Last month at TtW2012, a panel titled “Logging off and Disconnection” considered how and why some people choose to restrict (or even terminate) their participation in digital social life—and in doing so raised the question, is it truly possible to log off? Taken together, the four talks by Jenny Davis (@Jup83), Jessica Roberts, Laura Portwood-Stacer (@lportwoodstacer), and Jessica Vitak (@jvitak) suggested that, while most people express some degree of ambivalence about social media and other digital social technologies, the majority of digital social technology users find the burdens and anxieties of participating in digital social life to be vastly preferable to the burdens and anxieties that accompany not participating. The implied answer is therefore NO: though whether to use social media and digital social technologies remains a choice (in theory), the choice not to use these technologies is no longer a practicable option for number of people.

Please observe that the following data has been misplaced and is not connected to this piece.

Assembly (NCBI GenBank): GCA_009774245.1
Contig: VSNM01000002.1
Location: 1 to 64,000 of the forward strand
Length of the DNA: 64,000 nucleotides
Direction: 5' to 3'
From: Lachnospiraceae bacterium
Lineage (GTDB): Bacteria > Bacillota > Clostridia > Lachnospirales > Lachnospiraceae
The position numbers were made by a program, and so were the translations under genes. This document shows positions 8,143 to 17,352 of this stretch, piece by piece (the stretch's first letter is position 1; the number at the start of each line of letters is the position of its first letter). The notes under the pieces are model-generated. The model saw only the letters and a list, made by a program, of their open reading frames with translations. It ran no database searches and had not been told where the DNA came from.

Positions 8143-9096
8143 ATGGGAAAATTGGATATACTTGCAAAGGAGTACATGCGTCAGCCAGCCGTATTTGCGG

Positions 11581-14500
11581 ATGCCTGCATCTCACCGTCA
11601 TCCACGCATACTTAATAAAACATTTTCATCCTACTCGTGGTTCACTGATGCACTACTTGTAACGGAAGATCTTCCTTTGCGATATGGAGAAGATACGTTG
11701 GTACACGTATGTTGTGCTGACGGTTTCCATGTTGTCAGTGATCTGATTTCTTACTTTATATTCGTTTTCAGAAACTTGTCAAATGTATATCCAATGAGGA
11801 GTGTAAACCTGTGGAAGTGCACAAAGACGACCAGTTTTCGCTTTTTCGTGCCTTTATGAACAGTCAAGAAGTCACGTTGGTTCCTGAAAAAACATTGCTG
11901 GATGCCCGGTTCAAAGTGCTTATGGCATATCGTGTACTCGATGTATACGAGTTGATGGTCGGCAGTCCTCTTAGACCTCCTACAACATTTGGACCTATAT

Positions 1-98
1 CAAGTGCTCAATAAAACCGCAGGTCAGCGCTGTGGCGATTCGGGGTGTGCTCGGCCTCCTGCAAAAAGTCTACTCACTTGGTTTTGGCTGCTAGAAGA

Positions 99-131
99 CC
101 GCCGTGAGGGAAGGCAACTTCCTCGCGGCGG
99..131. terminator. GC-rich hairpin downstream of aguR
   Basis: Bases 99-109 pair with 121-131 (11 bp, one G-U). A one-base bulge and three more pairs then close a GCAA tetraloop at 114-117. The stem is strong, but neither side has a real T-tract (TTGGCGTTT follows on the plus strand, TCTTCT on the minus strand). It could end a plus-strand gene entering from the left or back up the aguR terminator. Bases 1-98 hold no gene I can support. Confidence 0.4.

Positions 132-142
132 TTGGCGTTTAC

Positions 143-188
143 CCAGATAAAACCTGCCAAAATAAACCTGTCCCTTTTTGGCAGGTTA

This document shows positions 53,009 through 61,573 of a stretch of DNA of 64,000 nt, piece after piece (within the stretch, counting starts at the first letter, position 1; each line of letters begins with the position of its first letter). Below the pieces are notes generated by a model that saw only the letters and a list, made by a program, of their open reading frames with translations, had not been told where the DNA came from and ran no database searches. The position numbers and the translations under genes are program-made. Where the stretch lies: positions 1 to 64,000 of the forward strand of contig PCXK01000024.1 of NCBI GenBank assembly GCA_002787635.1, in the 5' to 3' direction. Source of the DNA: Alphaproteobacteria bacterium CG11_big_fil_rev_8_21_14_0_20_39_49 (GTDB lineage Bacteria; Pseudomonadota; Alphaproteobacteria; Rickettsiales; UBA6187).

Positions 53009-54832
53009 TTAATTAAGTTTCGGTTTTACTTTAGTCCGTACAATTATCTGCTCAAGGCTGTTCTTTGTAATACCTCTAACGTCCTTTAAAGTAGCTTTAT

In the three-part essay to follow, I first extend this argument by considering that it may be technically impossible for anyone, even social media rejecters and abstainers, to disconnect completely from social media and other digital social technologies (to which I will refer throughout simply as ‘digital social technologies’). Even if we choose not to connect directly to digital social technologies, we remain connected to them through our ‘conventional’ or ‘analogue’ social networks. Consequently, decisions about our presence and participation in digital social life are made not only by us, but also by an expanding network of others. In the second section, I examine two prevailing discourses of privacy, and explore the ways in which each fails to account for the contingencies of life in augmented realities. Though these discourses are in some ways diametrically opposed, each serves to reinforce not only radical individualist framings of privacy, but also existing inequalities and norms of visibility. In the final section, I argue that current notions of both “privacy” and “choice” need to be reconceptualized in ways that adequately take into account the increasing digital augmentation of everyday life. We need to see privacy both as a collective condition and as a collective responsibility, something that must be honored and respected as much as guarded and protected. (more…)